For Social Security purposes, a person must have 10 years of work earning to be fully insured. In calculating your PIA, they use your 35 highest earning years. This means that you will not hurt your earnings record if you continue to work extra years even part-time. You will either replace some of the 35 years that may have had zero earnings or they may be lower than enough other years and not hurt you. If someone has his or her own work record and applies for Social Security at age 62, that person will receive benefits from their own record first. They may get some spousal benefits added on. Most people expect to get half of their spouse's benefit in retirement. If you start at age 62, you could get only 35 percent. Remember, this affects future cost-of-living increases.
Social Security income is a valuable retirement asset.
No Boomer should start taking Social Security early because they think that the program will run out of money. While Washington needs to get its act together and strengthen Social Security for our children, no one under age 40 is not going to get his or her benefits.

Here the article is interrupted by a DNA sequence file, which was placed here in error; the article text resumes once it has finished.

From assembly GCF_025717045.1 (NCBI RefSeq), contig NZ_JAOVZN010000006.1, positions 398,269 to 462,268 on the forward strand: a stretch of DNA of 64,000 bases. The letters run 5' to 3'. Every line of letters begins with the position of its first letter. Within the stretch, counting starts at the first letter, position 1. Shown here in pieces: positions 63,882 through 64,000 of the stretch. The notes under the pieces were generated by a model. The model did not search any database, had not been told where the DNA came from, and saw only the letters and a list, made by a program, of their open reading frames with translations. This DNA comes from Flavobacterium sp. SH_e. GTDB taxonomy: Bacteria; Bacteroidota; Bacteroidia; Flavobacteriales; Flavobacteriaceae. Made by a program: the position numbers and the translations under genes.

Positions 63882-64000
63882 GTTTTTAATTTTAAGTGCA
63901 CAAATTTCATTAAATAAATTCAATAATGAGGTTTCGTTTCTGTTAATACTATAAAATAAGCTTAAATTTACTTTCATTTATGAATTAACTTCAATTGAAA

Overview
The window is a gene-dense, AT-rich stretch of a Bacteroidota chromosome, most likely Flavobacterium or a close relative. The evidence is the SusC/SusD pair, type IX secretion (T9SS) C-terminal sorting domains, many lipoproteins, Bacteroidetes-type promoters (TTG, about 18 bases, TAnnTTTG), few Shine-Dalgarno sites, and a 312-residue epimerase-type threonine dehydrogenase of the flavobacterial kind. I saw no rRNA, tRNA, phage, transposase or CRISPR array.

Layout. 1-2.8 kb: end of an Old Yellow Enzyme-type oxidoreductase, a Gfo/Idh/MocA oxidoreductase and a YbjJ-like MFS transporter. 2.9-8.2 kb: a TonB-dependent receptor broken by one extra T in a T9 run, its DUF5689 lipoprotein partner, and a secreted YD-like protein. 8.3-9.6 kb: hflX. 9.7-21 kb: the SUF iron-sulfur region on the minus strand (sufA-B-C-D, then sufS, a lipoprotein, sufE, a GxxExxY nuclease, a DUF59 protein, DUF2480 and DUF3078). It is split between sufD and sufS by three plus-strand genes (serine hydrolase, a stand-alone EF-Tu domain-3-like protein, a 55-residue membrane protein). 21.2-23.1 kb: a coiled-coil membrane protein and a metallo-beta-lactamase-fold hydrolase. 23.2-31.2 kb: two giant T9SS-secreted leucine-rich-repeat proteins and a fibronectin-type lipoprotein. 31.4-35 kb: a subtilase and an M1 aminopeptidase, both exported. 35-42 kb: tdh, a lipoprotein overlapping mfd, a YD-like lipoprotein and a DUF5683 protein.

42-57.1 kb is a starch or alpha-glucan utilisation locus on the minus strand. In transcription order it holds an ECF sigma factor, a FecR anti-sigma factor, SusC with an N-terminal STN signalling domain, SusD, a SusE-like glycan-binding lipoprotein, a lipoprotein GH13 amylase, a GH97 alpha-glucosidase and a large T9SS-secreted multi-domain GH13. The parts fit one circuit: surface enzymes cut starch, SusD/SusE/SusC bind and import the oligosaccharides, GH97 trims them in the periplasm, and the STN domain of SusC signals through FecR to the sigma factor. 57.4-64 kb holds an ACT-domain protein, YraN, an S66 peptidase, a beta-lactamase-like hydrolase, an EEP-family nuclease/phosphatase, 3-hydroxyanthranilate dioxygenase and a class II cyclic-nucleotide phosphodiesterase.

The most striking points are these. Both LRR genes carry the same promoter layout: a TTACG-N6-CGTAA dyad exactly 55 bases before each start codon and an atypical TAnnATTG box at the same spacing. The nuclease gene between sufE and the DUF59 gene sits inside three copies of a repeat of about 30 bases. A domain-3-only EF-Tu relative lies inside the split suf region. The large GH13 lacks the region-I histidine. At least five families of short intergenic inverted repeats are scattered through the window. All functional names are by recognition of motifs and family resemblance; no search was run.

Work with someone knowledgeable about the subject and your retirement will be more fulfilling.
Gary Boatman is a certified financial planner and local businessman who serves as president of the Monessen Chamber of Commerce.
Show commenting policy
TribLive commenting policy
You are solely responsible for your comments and by using TribLive.com you agree to our Terms of Service.
We moderate comments. Our goal is to provide substantive commentary for a general readership. By screening submissions, we provide a space where readers can share intelligent and informed commentary that enhances the quality of our news and information.